Bond yields flatline, lifting global stocks and futures
Good morning from… the Eastside of New York. This is the first time I’ve published Bull Sheet from my homeland, the U.S. of A. It’s good to be back in 🇺🇸.
I have only been in the city for a few hours and I’m already seeing for myself the sticker shock. The price of everything, it seems, is through the roof. Five bucks for a box of Triscuits at the local Gristedes supermarket? And, over in the next aisle, what, pray tell, is Asiago-Romano-Parmesan cheese?
I once met a farmer in Emilia Romagna who wanted to haul Wisconsin before the WTO for this kind of labeling.
Back to rising prices… global stocks are going up again. As are U.S. futures. Bond yields are flat (for now), and that’s putting investors in a buy-the-dip mood. Note: as it’s Veteran’s Day, the bond markets will be closed, so don’t expect much movement in yields today.
Meanwhile, crypto has been incredibly choppy in the past 24 hours. It may still prove to be an inflation hedge, but that doesn’t mean it will be a smooth ride.
Let’s see what else is going up (and down).
- The major Asia indexes were mostly higher with the Shanghai Composite closing up nearly 1.2%.
- Investors were breathing a sigh of relief that embattled property developer Evergrande was able to make at least some overdue interest payments, staving off—for now—default. Rather than let the company go bust in spectacular fashion, the Chinese state appears to be dismantling it piece by piece, the Wall Street Journal reports.
- A diplomatic shocker out of Glasgow yesterday… The U.S. and China put aside their differences to announce a pledge to work together to tackle the ravages of climate change. At the very least the pronouncement could breathe some life into the final few days of the COP26 summit, reports Fortune‘s Katherine Dunn from Glasgow.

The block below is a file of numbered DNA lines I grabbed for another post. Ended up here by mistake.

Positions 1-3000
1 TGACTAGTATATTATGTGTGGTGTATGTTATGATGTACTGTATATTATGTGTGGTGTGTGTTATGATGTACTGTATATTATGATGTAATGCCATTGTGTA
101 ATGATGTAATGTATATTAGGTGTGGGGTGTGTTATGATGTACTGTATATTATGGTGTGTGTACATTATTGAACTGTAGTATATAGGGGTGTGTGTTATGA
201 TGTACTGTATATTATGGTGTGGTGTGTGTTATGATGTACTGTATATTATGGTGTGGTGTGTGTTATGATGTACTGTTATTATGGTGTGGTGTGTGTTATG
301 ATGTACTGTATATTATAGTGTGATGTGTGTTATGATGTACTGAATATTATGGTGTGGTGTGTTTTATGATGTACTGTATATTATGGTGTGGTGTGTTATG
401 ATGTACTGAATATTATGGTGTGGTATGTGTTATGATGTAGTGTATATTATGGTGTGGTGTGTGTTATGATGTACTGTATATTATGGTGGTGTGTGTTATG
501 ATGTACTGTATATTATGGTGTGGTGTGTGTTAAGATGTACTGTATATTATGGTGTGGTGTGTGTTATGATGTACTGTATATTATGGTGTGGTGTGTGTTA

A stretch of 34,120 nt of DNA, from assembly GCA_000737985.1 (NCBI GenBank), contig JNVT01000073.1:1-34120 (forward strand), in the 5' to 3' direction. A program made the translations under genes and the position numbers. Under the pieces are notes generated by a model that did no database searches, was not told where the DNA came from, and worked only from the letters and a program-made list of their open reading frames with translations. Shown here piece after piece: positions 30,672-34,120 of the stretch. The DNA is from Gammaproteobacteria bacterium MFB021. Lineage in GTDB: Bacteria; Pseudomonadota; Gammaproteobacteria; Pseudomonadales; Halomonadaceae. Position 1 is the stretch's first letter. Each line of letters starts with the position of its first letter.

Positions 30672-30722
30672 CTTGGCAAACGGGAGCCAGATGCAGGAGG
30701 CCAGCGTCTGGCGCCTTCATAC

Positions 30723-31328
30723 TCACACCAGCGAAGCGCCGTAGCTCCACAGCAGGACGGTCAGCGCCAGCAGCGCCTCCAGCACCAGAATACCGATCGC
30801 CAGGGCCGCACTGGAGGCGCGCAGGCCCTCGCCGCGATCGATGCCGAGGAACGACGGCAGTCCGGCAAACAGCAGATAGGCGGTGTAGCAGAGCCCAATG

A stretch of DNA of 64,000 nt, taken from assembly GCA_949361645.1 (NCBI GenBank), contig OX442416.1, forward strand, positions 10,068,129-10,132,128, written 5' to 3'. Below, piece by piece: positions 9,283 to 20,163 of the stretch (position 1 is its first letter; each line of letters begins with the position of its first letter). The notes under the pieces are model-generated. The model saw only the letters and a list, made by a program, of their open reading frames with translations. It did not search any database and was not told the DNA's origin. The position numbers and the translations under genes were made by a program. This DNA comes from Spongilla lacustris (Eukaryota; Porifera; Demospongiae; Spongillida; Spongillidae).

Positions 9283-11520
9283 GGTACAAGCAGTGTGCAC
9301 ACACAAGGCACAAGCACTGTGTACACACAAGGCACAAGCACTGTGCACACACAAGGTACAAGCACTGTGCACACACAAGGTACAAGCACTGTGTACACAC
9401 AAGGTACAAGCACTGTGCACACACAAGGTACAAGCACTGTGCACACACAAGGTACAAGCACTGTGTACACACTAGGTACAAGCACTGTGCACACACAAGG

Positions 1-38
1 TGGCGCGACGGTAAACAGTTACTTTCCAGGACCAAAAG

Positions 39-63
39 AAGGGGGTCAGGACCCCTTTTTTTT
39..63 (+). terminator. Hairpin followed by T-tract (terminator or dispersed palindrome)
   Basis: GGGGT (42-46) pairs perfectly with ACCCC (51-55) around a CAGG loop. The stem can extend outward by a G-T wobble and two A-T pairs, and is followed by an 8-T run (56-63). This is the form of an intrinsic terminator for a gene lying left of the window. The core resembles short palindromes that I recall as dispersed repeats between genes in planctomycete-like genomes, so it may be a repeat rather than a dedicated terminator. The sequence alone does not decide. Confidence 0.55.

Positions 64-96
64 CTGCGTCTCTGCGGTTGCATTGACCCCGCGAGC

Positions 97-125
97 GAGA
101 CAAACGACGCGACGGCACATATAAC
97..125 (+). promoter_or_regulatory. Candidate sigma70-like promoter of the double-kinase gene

- The European bourses were mixed at the open, with the Stoxx Europe 600 up 0.1% three hours into the session.
- The European Central Bank could cease its bond-purchasing program by next autumn, a governing council member said on Wednesday. With eurozone inflation running hot, investors are looking for any tapering/tightening clues from the central bank.
- Shares in Moderna fell 3.3% yesterday (they’re down again in pre-market) after Germany’s vaccine commission issued the recommendation that those under 30 and pregnant women opt for the Pfizer COVID jab instead.
- The U.S. futures are bouncing back. The major averages tumbled for a second straight session yesterday as inflation levels have now hit a 30-year high. That took down stocks and bonds on Wednesday. (Incidentally, the last time inflation was this high, I was an undergrad at Rutgers. I had a part-time job that autumn working at Sam Goody on weekends. If my kids ever ask: “Dad, what was Sam Goody?” let’s tell them it was a hedge fund.)
- Shares in Tesla are gaining in pre-market, paring losses to about 12% for the week. The culprit: yep, Elon Musk offloaded $5 billion worth of TSLA shares. At one point earlier this week, Tesla had lost more than $200 billion in market cap.
- The big IPO story yesterday was that of Rivian Motors. Shares in the Ford- and Amazon-backed EV maker closed above 100 bucks on its trading debut. Shares are up a further 5% in pre-market this morning.
- Gold is gaining, living up to its reputation as an inflation hedge. It trades around $1,860/ounce.
- The dollar too is rallying again.
- Crude is flat. Brent trades around $82/barrel.
- Bitcoin has been particularly volatile since yesterday’s CPI print hit. It trades around $65,000 after jumping to near $69K.
Prices jumped 0.9% last month, which is a significant short-term spike. This problem looks anything but transitory as the full-year inflation rate now tops 6%. Remember: the Fed’s stated goal is to keep inflation around 2%.
It’s good to be the landlord
Ford shareholders were no doubt cheering Rivian’s stunning markets debut yesterday. Founder R.J. Scaringe is also America’s newest billionaire this morning.
Have a nice day. I’ll see you here tomorrow… Until then, there’s more news below.
As always, you can write to firstname.lastname@example.org or reply to this email with suggestions and feedback.
Broad Selloff Signals Inflation Fears Are Warming—Wall Street Journal
Quote of the day
We're seeing a market that is showing signs of real frothiness, where you've had some pretty significant stock price moves on relatively small events.
That's hedge fund king Ken Griffin, founder of Citadel Securities, striking a cautious note about the markets outlook yesterday at at The New York Times DealBook conference. He also has his hesitations about crypto.